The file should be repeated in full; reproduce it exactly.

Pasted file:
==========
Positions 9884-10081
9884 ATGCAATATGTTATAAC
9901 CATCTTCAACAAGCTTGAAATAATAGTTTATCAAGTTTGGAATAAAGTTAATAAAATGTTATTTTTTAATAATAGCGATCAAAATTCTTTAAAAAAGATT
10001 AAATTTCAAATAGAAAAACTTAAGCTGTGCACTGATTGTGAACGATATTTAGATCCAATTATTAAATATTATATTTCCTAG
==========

Positions 9884-10081
9884 ATGCAATATGTTATAAC
9901 CATCTTCAACAAGCTTGAAATAATAGTTTATCAAGTTTGGAATAAAGTTAATAAAATGTTATTTTTTAATAATAGCGATCAAAATTCTTTAAAAAAGATT
10001 AAATTTCAAATAGAAAAACTTAAGCTGTGCACTGATTGTGAACGATATTTAGATCCAATTATTAAATATTATATTTCCTAG